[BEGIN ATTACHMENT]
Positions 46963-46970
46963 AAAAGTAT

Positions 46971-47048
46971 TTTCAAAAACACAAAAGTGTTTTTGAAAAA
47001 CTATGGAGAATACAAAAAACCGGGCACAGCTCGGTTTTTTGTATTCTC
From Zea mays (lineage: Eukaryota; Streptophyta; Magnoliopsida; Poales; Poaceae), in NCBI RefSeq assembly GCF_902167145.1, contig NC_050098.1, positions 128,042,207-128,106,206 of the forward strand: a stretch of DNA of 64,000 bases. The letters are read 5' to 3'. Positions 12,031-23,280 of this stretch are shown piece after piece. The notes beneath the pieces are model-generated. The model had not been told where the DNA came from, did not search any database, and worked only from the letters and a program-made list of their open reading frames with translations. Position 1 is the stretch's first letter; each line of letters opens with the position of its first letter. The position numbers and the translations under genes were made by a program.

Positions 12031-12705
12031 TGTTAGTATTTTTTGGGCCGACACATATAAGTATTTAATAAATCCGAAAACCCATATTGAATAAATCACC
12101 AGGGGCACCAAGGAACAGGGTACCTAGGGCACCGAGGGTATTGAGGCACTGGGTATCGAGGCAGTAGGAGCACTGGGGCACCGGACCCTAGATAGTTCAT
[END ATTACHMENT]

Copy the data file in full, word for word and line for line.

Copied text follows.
Positions 46963-46970
46963 AAAAGTAT

Positions 46971-47048
46971 TTTCAAAAACACAAAAGTGTTTTTGAAAAA
47001 CTATGGAGAATACAAAAAACCGGGCACAGCTCGGTTTTTTGTATTCTC
From Zea mays (lineage: Eukaryota; Streptophyta; Magnoliopsida; Poales; Poaceae), in NCBI RefSeq assembly GCF_902167145.1, contig NC_050098.1, positions 128,042,207-128,106,206 of the forward strand: a stretch of DNA of 64,000 bases. The letters are read 5' to 3'. Positions 12,031-23,280 of this stretch are shown piece after piece. The notes beneath the pieces are model-generated. The model had not been told where the DNA came from, did not search any database, and worked only from the letters and a program-made list of their open reading frames with translations. Position 1 is the stretch's first letter; each line of letters opens with the position of its first letter. The position numbers and the translations under genes were made by a program.

Positions 12031-12705
12031 TGTTAGTATTTTTTGGGCCGACACATATAAGTATTTAATAAATCCGAAAACCCATATTGAATAAATCACC
12101 AGGGGCACCAAGGAACAGGGTACCTAGGGCACCGAGGGTATTGAGGCACTGGGTATCGAGGCAGTAGGAGCACTGGGGCACCGGACCCTAGATAGTTCAT